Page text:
The Mayor Of Casterbridge
The Mayor of Casterbridge opens with a shocking and haunting scene: In a drunken rage, Michael Henchard sells his wife and daughter to a visiting sailor at a local fair. When they return to Casterbridge some nineteen years later, Henchard—having gained power and success as the mayor—finds he cannot erase the past or the guilt that consumes him. The Mayor of Casterbridge is a rich, psychological novel about a man whose own flaws combine with fate to cause his ruin.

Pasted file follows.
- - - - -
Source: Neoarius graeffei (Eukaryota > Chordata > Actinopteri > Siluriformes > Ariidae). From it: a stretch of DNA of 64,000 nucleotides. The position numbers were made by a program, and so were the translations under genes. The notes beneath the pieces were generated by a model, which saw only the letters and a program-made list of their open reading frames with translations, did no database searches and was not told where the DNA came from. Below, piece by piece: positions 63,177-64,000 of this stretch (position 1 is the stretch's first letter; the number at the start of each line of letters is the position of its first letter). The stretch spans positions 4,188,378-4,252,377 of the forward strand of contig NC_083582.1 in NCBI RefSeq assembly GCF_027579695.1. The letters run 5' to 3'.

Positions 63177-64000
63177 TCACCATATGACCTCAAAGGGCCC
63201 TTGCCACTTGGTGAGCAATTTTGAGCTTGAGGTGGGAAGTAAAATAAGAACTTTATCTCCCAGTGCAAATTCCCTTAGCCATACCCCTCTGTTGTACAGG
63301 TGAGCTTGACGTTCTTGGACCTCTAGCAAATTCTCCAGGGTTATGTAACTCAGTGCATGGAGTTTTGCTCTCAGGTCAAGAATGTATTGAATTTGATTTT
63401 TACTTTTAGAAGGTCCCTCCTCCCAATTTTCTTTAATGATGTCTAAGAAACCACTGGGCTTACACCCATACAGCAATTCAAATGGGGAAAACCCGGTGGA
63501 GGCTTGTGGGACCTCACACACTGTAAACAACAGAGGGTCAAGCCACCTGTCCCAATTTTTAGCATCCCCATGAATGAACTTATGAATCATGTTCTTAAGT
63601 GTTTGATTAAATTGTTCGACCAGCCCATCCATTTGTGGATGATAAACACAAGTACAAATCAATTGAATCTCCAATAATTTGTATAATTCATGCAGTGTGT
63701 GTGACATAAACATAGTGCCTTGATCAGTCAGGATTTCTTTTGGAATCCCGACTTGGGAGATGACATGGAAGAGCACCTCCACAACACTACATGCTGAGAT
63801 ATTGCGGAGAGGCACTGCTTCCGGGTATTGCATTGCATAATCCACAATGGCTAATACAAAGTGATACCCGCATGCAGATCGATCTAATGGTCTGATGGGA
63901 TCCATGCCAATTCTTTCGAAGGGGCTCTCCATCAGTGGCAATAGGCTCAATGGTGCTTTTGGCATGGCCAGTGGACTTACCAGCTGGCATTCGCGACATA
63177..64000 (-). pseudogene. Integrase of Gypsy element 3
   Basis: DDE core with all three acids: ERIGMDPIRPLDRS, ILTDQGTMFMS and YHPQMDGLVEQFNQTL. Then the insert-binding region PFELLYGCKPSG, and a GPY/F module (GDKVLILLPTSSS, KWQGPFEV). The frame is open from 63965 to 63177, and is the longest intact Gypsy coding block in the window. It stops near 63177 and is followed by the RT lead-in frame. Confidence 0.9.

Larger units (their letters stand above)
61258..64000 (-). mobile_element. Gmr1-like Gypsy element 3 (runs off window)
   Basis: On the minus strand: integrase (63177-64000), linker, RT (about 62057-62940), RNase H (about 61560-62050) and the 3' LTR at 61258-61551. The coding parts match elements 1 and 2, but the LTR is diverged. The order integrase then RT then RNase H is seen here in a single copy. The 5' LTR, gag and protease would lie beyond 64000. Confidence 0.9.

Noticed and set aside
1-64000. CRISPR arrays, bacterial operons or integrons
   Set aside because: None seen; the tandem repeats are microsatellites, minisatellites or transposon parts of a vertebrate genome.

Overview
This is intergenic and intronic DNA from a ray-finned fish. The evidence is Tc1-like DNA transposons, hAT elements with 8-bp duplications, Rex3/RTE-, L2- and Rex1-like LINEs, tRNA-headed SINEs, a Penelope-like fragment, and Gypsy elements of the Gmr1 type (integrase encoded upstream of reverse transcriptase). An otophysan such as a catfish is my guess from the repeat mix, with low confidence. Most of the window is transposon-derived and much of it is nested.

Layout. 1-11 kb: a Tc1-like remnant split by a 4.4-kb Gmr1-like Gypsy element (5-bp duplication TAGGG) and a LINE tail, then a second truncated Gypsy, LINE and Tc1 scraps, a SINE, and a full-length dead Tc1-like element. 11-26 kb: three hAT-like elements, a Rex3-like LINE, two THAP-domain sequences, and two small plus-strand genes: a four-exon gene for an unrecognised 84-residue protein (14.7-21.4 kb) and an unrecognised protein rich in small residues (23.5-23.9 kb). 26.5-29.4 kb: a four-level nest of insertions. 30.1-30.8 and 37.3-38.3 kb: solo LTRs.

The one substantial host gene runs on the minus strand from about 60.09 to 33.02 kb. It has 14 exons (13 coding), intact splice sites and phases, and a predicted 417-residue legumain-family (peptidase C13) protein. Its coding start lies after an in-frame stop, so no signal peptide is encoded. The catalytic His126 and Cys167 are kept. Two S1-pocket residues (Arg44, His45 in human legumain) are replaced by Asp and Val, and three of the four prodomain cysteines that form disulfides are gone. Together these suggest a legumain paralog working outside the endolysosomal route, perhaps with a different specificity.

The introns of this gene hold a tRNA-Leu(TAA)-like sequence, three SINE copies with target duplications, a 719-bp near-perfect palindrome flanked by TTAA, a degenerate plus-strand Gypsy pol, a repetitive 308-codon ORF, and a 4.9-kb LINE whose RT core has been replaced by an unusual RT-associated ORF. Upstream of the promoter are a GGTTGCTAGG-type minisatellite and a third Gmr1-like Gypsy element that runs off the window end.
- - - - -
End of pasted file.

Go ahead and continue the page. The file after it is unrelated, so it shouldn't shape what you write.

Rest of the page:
Thomas Hardy (2 June 1840 - 11 January 1928) was an English novelist and poet. A Victorian realist in the tradition of George Eliot, he was influenced both in his novels and in his poetry by Romanticism, especially William Wordsworth. Charles Dickens was another important influence. Like Dickens, he was highly critical of much in Victorian society, though Hardy focused more on a declining rural society. While Hardy wrote poetry throughout his life and regarded himself primarily as a poet, his first collection was not published until 1898. Initially, therefore, he gained fame as the author of novels, including Far from the Madding Crowd (1874), The Mayor of Casterbridge (1886), Tess of the d'Urbervilles (1891), and Jude the Obscure (1895). Hardy's poetry, though prolific, was not as well received during his lifetime. It was rediscovered in the 1950s, when Hardy's poetry had a significant influence on the Movement poets of the 1950s and 1960s, including Philip Larkin.